Gosses Bluff

142-ish million years ago, this would have been a bad place to be!

 

 

Map from the Museum in Alice Springs

 

 

Gosses Bluff from maps.google.com - you can begin to see hints of the larger size outside the central ring

(if you wish to explore the area in maps.google.com - go to Alice Springs, then follow the road west along the McDonnell range. This site is just south of the range100 or so km on.)

 

First View from Tyler's Pass

 

 

Moving in a bit closer

 

 

 

 

The turn-off. To this point the road has been Paved, then Dirt, then Paved again, then the final 6km are Dirt - on the day I went, it wasn't too bad - you might have been able to do it in a robust regular vehicle. I ended up renting a 4WD from Budget (cheapest) for the day - the diesel almost cost as much as the car rental!

 

The Entrance - a bit of the road is visible

 

 

 

There were a number of interpretive signs. On one, the following story was written:

 

 

The Legend of Tnorala

A traditional Aboriginal story about Gosse Bluff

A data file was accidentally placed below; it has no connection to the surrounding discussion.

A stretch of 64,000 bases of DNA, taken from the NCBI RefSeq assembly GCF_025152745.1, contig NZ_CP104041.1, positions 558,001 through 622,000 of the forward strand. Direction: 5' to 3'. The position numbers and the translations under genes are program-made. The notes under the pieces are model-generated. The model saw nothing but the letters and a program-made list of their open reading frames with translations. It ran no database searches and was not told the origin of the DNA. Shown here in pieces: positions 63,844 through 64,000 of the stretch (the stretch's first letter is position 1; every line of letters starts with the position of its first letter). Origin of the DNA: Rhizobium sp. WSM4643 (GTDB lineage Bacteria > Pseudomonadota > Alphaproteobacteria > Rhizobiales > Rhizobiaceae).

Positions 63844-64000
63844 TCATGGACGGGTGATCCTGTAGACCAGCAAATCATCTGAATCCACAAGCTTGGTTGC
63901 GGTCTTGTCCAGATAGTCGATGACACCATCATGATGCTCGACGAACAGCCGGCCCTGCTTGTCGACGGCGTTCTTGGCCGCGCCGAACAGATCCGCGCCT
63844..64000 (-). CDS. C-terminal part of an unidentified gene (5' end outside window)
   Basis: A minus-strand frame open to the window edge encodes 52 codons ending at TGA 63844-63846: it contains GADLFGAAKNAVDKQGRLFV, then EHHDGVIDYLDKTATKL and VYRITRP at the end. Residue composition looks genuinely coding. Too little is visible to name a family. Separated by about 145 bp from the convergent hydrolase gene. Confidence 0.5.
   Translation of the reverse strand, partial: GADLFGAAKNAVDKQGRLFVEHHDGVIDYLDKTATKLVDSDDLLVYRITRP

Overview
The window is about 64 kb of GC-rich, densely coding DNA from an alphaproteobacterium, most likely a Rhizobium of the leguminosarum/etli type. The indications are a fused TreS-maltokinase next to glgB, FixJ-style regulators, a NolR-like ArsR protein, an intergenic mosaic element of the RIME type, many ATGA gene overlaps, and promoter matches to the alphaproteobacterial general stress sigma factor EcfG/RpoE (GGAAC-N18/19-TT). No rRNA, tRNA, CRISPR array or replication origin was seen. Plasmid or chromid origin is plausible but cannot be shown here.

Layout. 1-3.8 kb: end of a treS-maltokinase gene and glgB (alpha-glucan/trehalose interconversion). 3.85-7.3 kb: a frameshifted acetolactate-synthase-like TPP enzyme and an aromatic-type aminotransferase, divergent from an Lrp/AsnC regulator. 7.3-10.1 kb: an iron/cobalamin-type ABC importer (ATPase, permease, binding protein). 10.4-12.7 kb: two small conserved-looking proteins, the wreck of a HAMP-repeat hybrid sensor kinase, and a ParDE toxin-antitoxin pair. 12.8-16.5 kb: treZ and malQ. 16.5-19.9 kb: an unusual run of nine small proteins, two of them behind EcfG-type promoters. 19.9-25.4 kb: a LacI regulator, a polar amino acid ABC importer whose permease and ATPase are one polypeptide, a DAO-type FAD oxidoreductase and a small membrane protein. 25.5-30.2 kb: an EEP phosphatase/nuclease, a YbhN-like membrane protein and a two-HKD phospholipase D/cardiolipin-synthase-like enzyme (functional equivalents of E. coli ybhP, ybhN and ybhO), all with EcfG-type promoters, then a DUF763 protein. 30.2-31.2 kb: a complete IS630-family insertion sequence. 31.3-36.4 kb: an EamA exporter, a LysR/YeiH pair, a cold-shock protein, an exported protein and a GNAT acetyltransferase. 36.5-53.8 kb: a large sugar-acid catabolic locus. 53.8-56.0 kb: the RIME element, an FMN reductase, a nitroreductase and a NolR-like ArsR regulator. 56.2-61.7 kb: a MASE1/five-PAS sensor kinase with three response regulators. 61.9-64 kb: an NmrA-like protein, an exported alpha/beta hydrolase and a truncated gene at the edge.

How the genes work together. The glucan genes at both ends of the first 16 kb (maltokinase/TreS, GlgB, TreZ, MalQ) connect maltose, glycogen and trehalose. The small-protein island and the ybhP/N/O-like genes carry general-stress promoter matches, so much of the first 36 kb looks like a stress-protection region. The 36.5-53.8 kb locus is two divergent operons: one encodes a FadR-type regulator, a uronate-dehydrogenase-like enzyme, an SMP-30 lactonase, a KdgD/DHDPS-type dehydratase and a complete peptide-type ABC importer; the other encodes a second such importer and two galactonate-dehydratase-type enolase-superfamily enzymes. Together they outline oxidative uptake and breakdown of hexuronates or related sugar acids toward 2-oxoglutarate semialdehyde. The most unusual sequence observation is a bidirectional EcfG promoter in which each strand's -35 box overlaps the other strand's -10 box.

Mavis Malbunka is kurturngula or caretaker for this story. It is her role to speak for the owners and keep it strong. Mavis lives at Ipolera outstation, west of Hermannsburg

 

In the Dreamtime, a large group of women danced across the sky, as the Milky Way. They were stars taking the form of women.

During this ceremonial dance of the Milky Way Women, a mother put her baby aside, resting in his turna (pronounced toor-na), a wooden baby carrier.

The turna toppled over the edge of the dancing area and fell to the earth. The baby fell down into the ground and his turna fell hard on top of him. At the place where it crashed into the ground, rocks were forced up from underneath, forming the circular walls of Tnorala.

The Milky Way Baby was covered with sand and hidden from view.

The mother, as the Evening Star, and the father, as the Morning Star, are still looking for their missing baby.

 

Sign in the picnic area
Tnorala Conservation Reserve
West MacDonnell National Park

 

 

 

 

Walking up to the central viewing area - I look down at the steps - this one is made of a large shatter cone. Other visitors just stepped over it.
 

 

Close to the center, the strata is near vertical

 QuickTime Movie of the Inside 2.7MB

 

 

 

 

Shattercones again

 

 

Walking around, and looking with care, it was possible to see other shatter cones lying on or in the ground

 

 

 

 

 

Several views of the inside of the ring

 

 

 

 

 

Leaving Gosses Bluff the view changes slightly

 

And the road changes back to dirt for awhile. I had to laugh - in order to see this sign, you already had to have travelled 100 km on dirt/gravel roads!

 

 
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 Text and Images Copyright ted Brattstrom 2006 - updated 15-Apr-2009